Advertisement

Cell Biology and Toxicology

, Volume 12, Issue 4–6, pp 245–249 | Cite as

Human bronchial smooth muscle responsiveness after in vitro exposure to oxidizing pollutants

  • R. Marthan
  • E. Roux
  • J.-P. Savineau
Plenary lectures In vitro bronchial models

Abstract

The aims of this work were (1) to determine the dose-response relationship between ex vivo exposure to oxidizing pollutants such as nitrogen dioxide (NO2), the aldehyde acrolein, and ozone (O3), and the reactivity to agonists in isolated human bronchial smooth muscle; and (2) to investigate the alterations in the cellular mechanisms of human airway smooth muscle contraction induced by such exposures. Experiments were performed in isolated human bronchi obtained at thoracotomy. Isometric contraction in response to a variety of agonists was compared between pollutant-exposed preparations and paired controls. Short exposures to NO2, acrolein, or O3 altered the subsequent airway smooth muscle responsiveness in a dose-dependent manner. The cellular mechanisms producing the airway hyperresponsiveness observed in vitro are shared by the three pollutants and include alterations in airway smooth muscle excitation-contraction coupling as well as indirect effects on neutral endopeptidase activity.

Keywords

acrolein bronchial hyperresponsiveness calcium ozone excitation-contraction coupling 

Abbreviations

ACh

acetylcholine

CCRC

cumulative concentration-response curve

KH

Krebs-Henseleit solution

NEP

neutral endopeptidase

NKA

neurokinin A

SP

substance P

Preview

Unable to display preview. Download preview PDF.

Unable to display preview. Download preview PDF.

References

  1. Ben-Jebria A, Marthan R, Savineau JP. Effect of in vitro nitrogen dioxide exposure on human bronchial smooth muscle response. Am Rev Respir Dis. 1992;146:378–82.Google Scholar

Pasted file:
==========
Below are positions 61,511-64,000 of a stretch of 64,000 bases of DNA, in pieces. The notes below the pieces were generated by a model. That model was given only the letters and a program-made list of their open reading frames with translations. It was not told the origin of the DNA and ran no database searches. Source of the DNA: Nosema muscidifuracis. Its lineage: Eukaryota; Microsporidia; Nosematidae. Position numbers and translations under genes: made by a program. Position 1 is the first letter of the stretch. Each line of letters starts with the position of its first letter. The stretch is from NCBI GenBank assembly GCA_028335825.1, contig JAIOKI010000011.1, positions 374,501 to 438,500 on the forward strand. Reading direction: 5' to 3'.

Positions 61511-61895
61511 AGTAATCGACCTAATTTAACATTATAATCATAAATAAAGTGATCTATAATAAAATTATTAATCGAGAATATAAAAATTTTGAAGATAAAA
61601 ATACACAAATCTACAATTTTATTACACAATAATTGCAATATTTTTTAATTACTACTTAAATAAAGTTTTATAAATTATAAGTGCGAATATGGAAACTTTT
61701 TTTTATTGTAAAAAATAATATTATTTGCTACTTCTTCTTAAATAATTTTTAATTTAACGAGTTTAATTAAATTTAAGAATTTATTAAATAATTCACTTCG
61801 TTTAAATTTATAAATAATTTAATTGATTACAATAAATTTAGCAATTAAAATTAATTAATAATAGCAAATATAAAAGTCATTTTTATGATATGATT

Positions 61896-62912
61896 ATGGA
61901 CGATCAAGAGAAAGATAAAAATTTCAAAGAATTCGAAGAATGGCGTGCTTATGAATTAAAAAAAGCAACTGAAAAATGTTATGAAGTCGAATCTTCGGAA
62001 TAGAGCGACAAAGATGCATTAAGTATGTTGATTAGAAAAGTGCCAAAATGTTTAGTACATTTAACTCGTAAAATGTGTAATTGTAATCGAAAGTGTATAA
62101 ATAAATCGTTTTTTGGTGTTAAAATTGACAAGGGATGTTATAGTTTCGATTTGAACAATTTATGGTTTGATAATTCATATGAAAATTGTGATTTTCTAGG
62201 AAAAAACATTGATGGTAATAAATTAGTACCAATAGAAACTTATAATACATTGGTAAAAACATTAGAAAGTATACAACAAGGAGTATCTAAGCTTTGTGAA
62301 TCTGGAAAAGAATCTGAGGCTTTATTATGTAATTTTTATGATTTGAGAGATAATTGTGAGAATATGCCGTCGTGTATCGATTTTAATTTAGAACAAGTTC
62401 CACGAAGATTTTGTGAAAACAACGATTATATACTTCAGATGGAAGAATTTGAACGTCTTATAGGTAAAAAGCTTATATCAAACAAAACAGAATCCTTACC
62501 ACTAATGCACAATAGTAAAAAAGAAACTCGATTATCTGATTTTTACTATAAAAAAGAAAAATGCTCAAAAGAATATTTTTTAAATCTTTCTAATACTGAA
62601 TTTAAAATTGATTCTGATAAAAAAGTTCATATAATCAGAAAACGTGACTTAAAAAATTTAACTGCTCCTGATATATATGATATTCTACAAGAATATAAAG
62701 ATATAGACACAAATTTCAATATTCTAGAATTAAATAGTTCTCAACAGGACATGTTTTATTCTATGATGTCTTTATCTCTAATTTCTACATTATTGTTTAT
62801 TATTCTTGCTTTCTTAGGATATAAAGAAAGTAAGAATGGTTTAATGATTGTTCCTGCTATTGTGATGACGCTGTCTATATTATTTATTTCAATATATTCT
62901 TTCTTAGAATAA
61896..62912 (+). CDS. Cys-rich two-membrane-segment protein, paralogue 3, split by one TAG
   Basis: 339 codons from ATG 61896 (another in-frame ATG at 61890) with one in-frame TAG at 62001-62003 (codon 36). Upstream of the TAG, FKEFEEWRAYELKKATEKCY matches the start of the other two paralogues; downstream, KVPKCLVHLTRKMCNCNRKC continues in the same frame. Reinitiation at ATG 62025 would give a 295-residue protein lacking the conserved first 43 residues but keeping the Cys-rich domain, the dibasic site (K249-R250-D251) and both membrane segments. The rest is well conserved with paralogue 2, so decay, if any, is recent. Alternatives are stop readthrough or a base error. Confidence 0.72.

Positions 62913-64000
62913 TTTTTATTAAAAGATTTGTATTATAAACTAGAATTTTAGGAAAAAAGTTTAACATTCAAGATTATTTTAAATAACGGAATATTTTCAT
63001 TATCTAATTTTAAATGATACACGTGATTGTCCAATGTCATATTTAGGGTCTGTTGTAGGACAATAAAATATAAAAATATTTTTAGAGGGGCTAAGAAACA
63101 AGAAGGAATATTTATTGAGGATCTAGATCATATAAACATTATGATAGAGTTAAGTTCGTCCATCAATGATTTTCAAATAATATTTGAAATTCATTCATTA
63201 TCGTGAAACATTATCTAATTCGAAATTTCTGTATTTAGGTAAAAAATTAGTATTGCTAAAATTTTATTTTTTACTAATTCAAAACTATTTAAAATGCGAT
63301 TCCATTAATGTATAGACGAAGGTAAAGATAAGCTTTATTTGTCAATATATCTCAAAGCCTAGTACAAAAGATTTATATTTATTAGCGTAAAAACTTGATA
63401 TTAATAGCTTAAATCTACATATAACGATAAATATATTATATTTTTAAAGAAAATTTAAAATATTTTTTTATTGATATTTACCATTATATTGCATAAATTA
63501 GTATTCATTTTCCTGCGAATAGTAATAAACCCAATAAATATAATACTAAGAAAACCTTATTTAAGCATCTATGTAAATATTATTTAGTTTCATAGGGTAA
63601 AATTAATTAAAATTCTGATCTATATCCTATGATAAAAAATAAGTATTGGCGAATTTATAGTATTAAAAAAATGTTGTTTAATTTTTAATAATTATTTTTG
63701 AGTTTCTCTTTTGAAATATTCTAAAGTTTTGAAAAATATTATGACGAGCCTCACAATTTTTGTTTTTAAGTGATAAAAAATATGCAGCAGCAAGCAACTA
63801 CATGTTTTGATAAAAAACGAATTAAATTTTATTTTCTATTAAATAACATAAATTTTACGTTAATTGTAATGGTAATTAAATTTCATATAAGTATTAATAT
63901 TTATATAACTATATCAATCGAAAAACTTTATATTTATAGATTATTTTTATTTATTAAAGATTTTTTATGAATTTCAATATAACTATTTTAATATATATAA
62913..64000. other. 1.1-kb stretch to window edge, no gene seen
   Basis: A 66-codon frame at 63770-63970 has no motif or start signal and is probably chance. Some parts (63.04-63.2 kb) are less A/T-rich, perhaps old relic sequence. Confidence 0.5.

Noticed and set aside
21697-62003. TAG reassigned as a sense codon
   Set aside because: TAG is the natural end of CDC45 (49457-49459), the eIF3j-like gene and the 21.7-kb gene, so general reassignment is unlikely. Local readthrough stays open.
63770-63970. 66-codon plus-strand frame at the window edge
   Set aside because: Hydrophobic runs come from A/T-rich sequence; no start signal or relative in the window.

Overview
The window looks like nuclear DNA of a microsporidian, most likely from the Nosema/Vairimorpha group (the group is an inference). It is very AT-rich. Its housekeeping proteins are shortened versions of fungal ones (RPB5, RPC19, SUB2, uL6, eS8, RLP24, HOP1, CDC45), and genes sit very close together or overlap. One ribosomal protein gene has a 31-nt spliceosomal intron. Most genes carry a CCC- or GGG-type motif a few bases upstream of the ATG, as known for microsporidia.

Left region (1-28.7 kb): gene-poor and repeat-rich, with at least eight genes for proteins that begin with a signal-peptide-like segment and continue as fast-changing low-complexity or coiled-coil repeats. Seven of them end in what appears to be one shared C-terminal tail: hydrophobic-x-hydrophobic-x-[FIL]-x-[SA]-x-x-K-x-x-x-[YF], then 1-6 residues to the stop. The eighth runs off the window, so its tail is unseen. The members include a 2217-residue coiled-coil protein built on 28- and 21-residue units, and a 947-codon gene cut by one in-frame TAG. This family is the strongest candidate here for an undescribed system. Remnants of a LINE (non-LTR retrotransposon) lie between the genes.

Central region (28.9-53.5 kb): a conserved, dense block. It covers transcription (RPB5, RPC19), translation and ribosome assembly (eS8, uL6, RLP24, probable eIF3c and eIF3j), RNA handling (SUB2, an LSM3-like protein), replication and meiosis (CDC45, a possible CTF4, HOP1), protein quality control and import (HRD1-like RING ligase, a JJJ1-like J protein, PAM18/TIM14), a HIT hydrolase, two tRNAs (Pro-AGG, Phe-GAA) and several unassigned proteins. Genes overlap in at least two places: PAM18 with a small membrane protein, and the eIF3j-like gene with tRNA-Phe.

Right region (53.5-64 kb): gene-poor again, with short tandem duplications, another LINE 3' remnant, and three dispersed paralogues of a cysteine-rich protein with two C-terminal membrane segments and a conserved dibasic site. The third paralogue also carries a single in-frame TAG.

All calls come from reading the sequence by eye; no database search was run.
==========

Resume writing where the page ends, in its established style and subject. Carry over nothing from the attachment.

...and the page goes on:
2. Ben-Jebria A, Marthan R, Rossetti M, Savineau JP, Ultman JS. Human bronchial smooth muscle responsiveness after in vitro exposure to acrolein. Am J Respir Crit Care Med. 1994;149:382–6.Google Scholar
  3. Coburn RF, Baron CB. Coupling mechanisms in airway smooth muscle. Am J Physiol. 1990;258:L119–33.Google Scholar
  4. Devlin RB, McDonnell WF, Mann R et al. Exposure of humans to ambient levels of ozone for 6.6 hours causes cellular and biochemical changes in the lung. Am J Respir Cell Mol Biol. 1991;4:72–81.Google Scholar
  5. Farley JM. Inhaled toxicants and airway hyperresponsiveness. Annu Rev Pharmacol Toxicol. 1992;32:67–88.Google Scholar
  6. Gezleichter TR, Witschi H, Last JA. Concentration-response relationship of rat lungs to exposure to oxidant air pollutants: a critical test of Haber's law for ozone and nitrogen dioxide. Toxicol Appl Pharmacol. 1992;112:73–80.Google Scholar
  7. Holtzman MJ, Cunningham JH, Sheller JR, Irsigler GB, Nadel JA, Boushey HA. Effect of ozone on bronchial reactivity in atopic and non atopic subjects. Am Rev Respir Dis. 1979;120:1059–67.Google Scholar
  8. Roux E, Savineau JP, Marthan R. Human and rat airway smooth muscle responsiveness after ozone exposure in vitro. (Abstract). Cell Biol Toxicol. 1996;12:377.Google Scholar

Copyright information

© Kluwer Academic Publishers 1996

Authors and Affiliations

  • R. Marthan
    • 1
  • E. Roux
    • 1
  • J.-P. Savineau
    • 1
  1. 1.Laboratoire de Physiologie Cellulaire RespiratoireUniversité Bordeaux 2BordeauxFrance

Personalised recommendations